The ITIL Guide to SAM highlights several possible problems that may arise when implementing Software Asset Management projects. In this series we look at some of those issues and how organisations can address them using Phara’s hands-on experience.
Why do Software Asset Management projects fail?
Part One – Conflict with Decentralisation Culture
Part Two – Lack of Senior Management Support
Part Three – Lack of Clear Responsibilities
Part Four – Customized vs. Off-the-shelf SAM Software
Part Five – Poor Communication
Part Six – Lack of End User Support
Part Seven – Underestimating Software Recognition
Part Eight – Legal Requirements
In this part we take a look at the role of correctly identifying the legal requirements of SAM implementations.
A SAM implementation typically involves the use of an electronic auditing technology and this in turn usually involves collecting data about the behaviour of individual employees.
For those organisations which have to audit several different territories across the globe local legal requirements need to be taken into consideration. Auditing and monitoring an individual PC sometimes involves the transmission of personal information across countries and data protection issues.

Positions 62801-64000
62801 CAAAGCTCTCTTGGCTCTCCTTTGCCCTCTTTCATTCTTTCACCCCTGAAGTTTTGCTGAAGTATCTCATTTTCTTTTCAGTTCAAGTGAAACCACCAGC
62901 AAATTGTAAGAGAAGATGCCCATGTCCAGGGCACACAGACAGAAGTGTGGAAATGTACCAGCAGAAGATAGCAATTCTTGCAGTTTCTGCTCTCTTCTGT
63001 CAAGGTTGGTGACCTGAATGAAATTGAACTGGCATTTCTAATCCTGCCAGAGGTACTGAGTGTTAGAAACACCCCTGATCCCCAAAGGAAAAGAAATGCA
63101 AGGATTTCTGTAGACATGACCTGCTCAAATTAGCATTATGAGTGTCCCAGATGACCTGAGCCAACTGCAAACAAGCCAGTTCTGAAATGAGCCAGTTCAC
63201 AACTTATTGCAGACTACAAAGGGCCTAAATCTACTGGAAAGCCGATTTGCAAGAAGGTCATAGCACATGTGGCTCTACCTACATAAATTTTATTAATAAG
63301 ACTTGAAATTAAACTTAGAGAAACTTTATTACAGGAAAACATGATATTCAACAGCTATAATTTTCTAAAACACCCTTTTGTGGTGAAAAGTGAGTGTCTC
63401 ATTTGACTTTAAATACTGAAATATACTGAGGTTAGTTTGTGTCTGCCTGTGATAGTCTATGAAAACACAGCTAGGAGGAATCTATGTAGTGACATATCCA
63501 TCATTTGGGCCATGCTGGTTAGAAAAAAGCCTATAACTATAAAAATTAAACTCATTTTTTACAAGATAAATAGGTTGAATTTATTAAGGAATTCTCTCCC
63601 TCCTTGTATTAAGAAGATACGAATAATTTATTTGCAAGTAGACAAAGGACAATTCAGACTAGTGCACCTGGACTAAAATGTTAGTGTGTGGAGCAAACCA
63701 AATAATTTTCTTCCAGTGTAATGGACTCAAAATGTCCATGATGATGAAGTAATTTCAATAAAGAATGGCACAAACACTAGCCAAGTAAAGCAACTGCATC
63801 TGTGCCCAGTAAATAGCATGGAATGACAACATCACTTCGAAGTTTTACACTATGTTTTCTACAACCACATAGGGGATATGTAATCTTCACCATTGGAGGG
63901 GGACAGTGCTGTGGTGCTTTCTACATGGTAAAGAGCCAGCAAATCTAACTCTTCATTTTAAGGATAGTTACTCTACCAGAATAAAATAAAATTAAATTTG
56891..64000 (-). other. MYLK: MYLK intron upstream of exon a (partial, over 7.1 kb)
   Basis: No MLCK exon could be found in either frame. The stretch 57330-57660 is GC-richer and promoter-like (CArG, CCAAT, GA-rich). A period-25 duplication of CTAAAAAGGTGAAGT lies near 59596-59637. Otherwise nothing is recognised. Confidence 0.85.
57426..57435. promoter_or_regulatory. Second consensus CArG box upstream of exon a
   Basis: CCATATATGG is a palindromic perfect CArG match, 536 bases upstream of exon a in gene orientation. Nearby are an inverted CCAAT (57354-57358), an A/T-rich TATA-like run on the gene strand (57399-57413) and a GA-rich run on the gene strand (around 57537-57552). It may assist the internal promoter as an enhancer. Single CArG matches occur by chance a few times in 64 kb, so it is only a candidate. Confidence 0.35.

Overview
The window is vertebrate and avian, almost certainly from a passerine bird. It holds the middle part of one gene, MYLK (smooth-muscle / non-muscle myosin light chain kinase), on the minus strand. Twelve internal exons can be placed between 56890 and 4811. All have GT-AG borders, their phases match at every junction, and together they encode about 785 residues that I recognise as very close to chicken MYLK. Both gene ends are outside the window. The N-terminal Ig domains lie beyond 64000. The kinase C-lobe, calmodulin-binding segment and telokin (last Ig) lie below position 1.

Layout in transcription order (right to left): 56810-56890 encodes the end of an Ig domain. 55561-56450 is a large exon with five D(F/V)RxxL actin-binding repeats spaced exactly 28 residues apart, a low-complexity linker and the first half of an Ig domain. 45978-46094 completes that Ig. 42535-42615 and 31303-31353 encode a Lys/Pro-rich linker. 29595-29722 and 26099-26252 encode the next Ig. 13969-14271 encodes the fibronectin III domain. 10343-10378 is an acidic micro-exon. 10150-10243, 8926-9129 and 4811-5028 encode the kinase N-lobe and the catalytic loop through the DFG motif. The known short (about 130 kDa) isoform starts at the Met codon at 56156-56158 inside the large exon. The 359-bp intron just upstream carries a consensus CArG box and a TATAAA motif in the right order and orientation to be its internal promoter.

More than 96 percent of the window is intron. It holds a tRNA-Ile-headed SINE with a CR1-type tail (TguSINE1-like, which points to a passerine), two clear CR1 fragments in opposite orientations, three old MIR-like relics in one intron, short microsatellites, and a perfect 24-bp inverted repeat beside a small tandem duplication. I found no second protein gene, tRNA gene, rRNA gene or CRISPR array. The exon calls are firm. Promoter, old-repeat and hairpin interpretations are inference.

For example in some countries users must be notified that they are being audited and have the right to cancel the audit. Similarly for some countries if users are audited the results of that audit must reside in the local country. Failure to take these local nuances into consideration can lead to a SAM project being derailed or unnecessarily delayed.
What are your experiences of dealing with local legal issues?
About Martin Thompson
Martin is also the founder of ITAM Forum, a not-for-profit trade body for the ITAM industry created to raise the profile of the profession and bring an organisational certification to market. On a voluntary basis Martin is a contributor to ISO WG21 which develops the ITAM International Standard ISO/IEC 19770.
He is also the author of the book "Practical ITAM - The essential guide for IT Asset Managers", a book that describes how to get started and make a difference in the field of IT Asset Management. In addition, Martin developed the PITAM training course and certification.
Prior to founding the ITAM Review in 2008 Martin worked for Centennial Software (Ivanti), Silicon Graphics, CA Technologies and Computer 2000 (Tech Data).
When not working, Martin likes to Ski, Hike, Motorbike and spend time with his young family.
Connect with Martin on LinkedIn.